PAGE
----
Jonathon Boyer, courtesy of Jonathon Boyer
Boyer moved to Banks nearly three years ago, and lives in Banks with his wife and three children, and said that his mother, his younger brother, and three cats also live in the home that he rents in the Arbor Village development. .
Boyer graduated from Yucca Valley High School in Southern California, and attended California State University, Fresno for two years without completing a degree.
“Family has always been more important to me and my wife, and just kind of happiness has been more important to me, and us, than money. At the time when I was finishing my degree, we were living in just a disgusting apartment,” Boyer said.
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Ultimately, Boyer opted to get out of the situation and ended his college career to jump straight into the workforce. Presently, Boyer works for Intel as a manufacturing equipment technician. “That’s just a fancy way of saying that I work on maintaining the machines that polish the wafers, those wafers that end up getting turned into the computer chips,” he said, adding that he’s worked for Intel for a year and a half.
“Now is just the right time,” Boyer said when asked why he was running for mayor. “I’ve seen what’s happening in our nation today. Just the inability of our politicians and our leaders to be able to communicate in a healthy way – it’s scary, because I feel like we need to be able to look to our leaders for mentorship, for guidance, for counsel.”
Boyer said that the only way he saw a way to combat that perceived inability to communicate in a healthy way was to start by running for public office in Banks.
“I don’t want to be another one of those voices though, where it’s just all about conflict, where it’s about “Here’s what I stand for, I’m going to tear down the other side,” he said.
Boyer rattled off some current issues and projects the city is facing — COVID-19, the water transmission line replacement project — but said that these priorities can change year to year, and that he is more focused on the underlying values that drive priorities.
Boyer said that the stability, happiness, and strength of a family is especially important to him.
“For me, that means leading with empathy, and compassion, and kindness. And when you’re a leader who holds those traits, has those kind of values, then all of the other decisions that come from that, whether it be about balancing the city’s budget, deciding where it is where that we’re going to put funds, and what projects are going to be selected from and things like that,” Boyer said.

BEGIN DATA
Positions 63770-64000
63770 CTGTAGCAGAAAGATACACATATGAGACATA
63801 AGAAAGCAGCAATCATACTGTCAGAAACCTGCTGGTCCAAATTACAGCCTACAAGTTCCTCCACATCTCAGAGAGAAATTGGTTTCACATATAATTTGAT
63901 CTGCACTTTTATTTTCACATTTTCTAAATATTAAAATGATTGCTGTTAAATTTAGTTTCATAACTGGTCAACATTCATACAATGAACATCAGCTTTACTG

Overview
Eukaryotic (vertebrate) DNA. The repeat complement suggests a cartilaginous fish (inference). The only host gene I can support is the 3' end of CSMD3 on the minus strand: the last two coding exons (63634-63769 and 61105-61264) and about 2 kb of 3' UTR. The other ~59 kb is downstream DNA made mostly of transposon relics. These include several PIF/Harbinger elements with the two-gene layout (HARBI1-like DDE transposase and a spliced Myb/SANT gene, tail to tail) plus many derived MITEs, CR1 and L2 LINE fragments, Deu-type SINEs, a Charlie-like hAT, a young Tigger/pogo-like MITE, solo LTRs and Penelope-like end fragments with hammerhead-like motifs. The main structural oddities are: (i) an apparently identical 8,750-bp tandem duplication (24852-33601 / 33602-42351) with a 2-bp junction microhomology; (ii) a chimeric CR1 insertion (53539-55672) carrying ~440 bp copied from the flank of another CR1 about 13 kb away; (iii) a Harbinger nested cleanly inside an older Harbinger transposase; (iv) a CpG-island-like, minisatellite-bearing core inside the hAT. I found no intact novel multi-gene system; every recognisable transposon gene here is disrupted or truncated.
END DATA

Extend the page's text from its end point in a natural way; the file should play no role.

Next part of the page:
“The city’s priorities are clear thanks to the Vision 2037 Plan. What is not clear, are the city’s values. I feel that it’s fair to say that while we are not divided, here in Banks, there are strong opposing voices within the community about what the city stands for. About what its values are. I have no interest in imposing my own values on the city. I simply feel that now is the right time for me to use them to help guide this conversation about what it means to live in Banks. What we stand for. It’s important that we all feel at home,” Boyer added in a follow-up email to the phone interview.
If he had to choose one thing to focus on first, Boyer said he’d like to lead in the arena of mediating in conversations between the more conservative residents of Banks and the more progressive residents of the city, and said he hadn’t seen that sort of leadership from the mayor or city council.
As far as campaigning goes, Boyer said he’s planning on a few signs in the city center, but other than that, his campaign will largely consist of social and personal outreach to individuals in the city.
Boyer hinted at larger goals in the region — perhaps a congressional run in 6 or 8 years — when it comes to elected leadership in Oregon, but emphasized that his focus right now is in Banks.
“The end goal for me is to start here, in Banks, do amazing things for this community, because that’s what my life will be,” said Boyer. “The focus of my life now is community. And in the short term, the way that I view it is simply expanding my family publicly.”
“It means that I would view our community as my family. And I would dedicate my time and energy to solving our problems, to talking with the community, and building our community with the same level of priority and importance as I would give to my own family.”
The general election will be held November 3, with ballots mailed to residents in mid-October.